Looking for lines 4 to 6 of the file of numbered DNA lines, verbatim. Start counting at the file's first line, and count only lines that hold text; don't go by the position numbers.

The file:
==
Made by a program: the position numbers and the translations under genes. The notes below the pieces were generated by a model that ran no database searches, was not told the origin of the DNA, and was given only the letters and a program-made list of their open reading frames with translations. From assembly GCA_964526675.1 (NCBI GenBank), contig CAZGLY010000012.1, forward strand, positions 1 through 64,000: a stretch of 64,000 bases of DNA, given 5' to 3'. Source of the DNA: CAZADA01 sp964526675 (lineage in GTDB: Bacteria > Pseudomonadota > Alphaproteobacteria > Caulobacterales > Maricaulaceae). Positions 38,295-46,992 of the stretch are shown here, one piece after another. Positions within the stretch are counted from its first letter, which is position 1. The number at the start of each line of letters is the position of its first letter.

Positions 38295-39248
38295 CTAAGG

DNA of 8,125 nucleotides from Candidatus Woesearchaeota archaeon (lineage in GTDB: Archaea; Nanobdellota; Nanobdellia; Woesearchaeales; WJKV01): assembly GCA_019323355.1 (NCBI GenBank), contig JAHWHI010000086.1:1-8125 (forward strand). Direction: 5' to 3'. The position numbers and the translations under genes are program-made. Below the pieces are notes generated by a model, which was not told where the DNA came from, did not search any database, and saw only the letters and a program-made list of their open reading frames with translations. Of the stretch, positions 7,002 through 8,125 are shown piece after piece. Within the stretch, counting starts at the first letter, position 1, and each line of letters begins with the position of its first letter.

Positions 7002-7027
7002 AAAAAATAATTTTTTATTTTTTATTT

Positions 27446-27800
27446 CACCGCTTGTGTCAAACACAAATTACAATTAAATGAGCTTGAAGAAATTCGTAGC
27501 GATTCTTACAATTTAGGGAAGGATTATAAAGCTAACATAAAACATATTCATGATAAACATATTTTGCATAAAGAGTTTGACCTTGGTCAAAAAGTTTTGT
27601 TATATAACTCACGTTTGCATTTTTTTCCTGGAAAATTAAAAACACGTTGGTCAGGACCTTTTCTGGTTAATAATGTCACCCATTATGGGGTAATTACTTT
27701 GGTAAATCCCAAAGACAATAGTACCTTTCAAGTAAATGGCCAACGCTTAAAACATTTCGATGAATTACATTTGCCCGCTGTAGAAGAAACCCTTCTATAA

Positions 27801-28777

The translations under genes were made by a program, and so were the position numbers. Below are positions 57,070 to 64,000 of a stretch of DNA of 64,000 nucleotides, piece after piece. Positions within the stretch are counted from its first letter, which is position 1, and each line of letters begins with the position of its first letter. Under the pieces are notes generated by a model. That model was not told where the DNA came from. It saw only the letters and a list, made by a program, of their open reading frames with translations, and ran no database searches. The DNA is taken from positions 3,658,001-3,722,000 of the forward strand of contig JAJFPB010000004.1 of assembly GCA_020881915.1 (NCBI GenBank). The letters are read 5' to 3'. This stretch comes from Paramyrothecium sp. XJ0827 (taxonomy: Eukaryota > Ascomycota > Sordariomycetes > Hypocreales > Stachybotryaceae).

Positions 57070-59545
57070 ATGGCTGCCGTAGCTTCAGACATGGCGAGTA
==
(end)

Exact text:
DNA of 8,125 nucleotides from Candidatus Woesearchaeota archaeon (lineage in GTDB: Archaea; Nanobdellota; Nanobdellia; Woesearchaeales; WJKV01): assembly GCA_019323355.1 (NCBI GenBank), contig JAHWHI010000086.1:1-8125 (forward strand). Direction: 5' to 3'. The position numbers and the translations under genes are program-made. Below the pieces are notes generated by a model, which was not told where the DNA came from, did not search any database, and saw only the letters and a program-made list of their open reading frames with translations. Of the stretch, positions 7,002 through 8,125 are shown piece after piece. Within the stretch, counting starts at the first letter, position 1, and each line of letters begins with the position of its first letter.

Positions 7002-7027
7002 AAAAAATAATTTTTTATTTTTTATTT